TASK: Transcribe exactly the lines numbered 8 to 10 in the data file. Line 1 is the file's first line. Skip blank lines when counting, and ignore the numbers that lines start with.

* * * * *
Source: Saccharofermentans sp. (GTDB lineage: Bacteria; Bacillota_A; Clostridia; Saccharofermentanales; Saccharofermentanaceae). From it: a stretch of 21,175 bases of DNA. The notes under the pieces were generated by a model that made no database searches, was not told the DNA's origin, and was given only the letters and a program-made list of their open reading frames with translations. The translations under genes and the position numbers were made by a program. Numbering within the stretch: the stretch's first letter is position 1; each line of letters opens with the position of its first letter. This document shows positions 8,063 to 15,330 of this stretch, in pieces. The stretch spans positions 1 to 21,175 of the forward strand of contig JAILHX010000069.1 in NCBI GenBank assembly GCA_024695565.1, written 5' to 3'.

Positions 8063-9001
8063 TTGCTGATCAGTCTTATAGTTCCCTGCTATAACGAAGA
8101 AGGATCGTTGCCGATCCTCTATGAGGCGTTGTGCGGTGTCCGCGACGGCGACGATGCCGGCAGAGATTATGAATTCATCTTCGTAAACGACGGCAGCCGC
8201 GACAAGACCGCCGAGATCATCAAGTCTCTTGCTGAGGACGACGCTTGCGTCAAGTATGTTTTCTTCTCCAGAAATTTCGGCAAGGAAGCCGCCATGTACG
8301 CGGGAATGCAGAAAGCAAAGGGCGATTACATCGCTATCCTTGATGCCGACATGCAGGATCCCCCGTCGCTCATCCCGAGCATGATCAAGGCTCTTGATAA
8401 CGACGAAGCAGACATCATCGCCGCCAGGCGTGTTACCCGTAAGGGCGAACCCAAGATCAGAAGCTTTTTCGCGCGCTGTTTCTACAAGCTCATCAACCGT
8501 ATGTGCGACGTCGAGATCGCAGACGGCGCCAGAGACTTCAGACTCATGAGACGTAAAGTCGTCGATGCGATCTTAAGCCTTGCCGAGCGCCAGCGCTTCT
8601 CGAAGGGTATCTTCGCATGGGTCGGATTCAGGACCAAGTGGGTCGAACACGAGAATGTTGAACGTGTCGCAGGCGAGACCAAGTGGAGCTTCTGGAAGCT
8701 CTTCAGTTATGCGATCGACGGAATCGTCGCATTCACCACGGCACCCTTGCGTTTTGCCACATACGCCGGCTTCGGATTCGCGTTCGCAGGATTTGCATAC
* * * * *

8501 ATGTGCGACGTCGAGATCGCAGACGGCGCCAGAGACTTCAGACTCATGAGACGTAAAGTCGTCGATGCGATCTTAAGCCTTGCCGAGCGCCAGCGCTTCT
8601 CGAAGGGTATCTTCGCATGGGTCGGATTCAGGACCAAGTGGGTCGAACACGAGAATGTTGAACGTGTCGCAGGCGAGACCAAGTGGAGCTTCTGGAAGCT
8701 CTTCAGTTATGCGATCGACGGAATCGTCGCATTCACCACGGCACCCTTGCGTTTTGCCACATACGCCGGCTTCGGATTCGCGTTCGCAGGATTTGCATAC